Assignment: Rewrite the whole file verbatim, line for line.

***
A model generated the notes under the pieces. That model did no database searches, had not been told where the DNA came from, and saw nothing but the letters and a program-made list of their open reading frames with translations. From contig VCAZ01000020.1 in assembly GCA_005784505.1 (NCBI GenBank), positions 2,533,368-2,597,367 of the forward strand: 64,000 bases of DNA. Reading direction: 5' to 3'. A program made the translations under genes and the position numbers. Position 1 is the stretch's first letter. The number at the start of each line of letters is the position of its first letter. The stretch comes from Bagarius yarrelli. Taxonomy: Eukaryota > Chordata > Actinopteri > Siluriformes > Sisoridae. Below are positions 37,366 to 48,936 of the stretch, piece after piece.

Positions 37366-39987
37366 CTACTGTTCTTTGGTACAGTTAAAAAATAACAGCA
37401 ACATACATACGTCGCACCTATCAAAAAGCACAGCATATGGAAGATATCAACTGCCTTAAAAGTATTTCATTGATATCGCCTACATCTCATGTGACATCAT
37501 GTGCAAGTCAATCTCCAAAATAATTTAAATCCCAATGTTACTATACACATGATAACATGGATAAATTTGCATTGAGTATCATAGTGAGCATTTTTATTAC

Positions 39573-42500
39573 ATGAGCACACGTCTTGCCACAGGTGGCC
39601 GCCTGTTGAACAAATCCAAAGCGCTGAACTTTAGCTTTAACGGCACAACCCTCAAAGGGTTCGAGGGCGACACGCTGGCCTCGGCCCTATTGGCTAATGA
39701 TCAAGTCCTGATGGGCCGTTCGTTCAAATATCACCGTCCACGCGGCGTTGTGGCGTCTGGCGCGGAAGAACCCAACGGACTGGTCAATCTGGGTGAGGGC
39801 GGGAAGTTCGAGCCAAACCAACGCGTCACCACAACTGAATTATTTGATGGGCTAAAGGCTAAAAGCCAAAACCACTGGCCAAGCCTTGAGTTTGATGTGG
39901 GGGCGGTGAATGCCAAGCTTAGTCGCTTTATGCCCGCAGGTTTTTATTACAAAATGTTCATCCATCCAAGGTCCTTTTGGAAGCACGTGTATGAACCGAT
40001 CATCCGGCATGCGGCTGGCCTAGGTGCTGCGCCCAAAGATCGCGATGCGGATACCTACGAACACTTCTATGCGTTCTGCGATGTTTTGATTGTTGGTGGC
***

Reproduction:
A model generated the notes under the pieces. That model did no database searches, had not been told where the DNA came from, and saw nothing but the letters and a program-made list of their open reading frames with translations. From contig VCAZ01000020.1 in assembly GCA_005784505.1 (NCBI GenBank), positions 2,533,368-2,597,367 of the forward strand: 64,000 bases of DNA. Reading direction: 5' to 3'. A program made the translations under genes and the position numbers. Position 1 is the stretch's first letter. The number at the start of each line of letters is the position of its first letter. The stretch comes from Bagarius yarrelli. Taxonomy: Eukaryota > Chordata > Actinopteri > Siluriformes > Sisoridae. Below are positions 37,366 to 48,936 of the stretch, piece after piece.

Positions 37366-39987
37366 CTACTGTTCTTTGGTACAGTTAAAAAATAACAGCA
37401 ACATACATACGTCGCACCTATCAAAAAGCACAGCATATGGAAGATATCAACTGCCTTAAAAGTATTTCATTGATATCGCCTACATCTCATGTGACATCAT
37501 GTGCAAGTCAATCTCCAAAATAATTTAAATCCCAATGTTACTATACACATGATAACATGGATAAATTTGCATTGAGTATCATAGTGAGCATTTTTATTAC

Positions 39573-42500
39573 ATGAGCACACGTCTTGCCACAGGTGGCC
39601 GCCTGTTGAACAAATCCAAAGCGCTGAACTTTAGCTTTAACGGCACAACCCTCAAAGGGTTCGAGGGCGACACGCTGGCCTCGGCCCTATTGGCTAATGA
39701 TCAAGTCCTGATGGGCCGTTCGTTCAAATATCACCGTCCACGCGGCGTTGTGGCGTCTGGCGCGGAAGAACCCAACGGACTGGTCAATCTGGGTGAGGGC
39801 GGGAAGTTCGAGCCAAACCAACGCGTCACCACAACTGAATTATTTGATGGGCTAAAGGCTAAAAGCCAAAACCACTGGCCAAGCCTTGAGTTTGATGTGG
39901 GGGCGGTGAATGCCAAGCTTAGTCGCTTTATGCCCGCAGGTTTTTATTACAAAATGTTCATCCATCCAAGGTCCTTTTGGAAGCACGTGTATGAACCGAT
40001 CATCCGGCATGCGGCTGGCCTAGGTGCTGCGCCCAAAGATCGCGATGCGGATACCTACGAACACTTCTATGCGTTCTGCGATGTTTTGATTGTTGGTGGC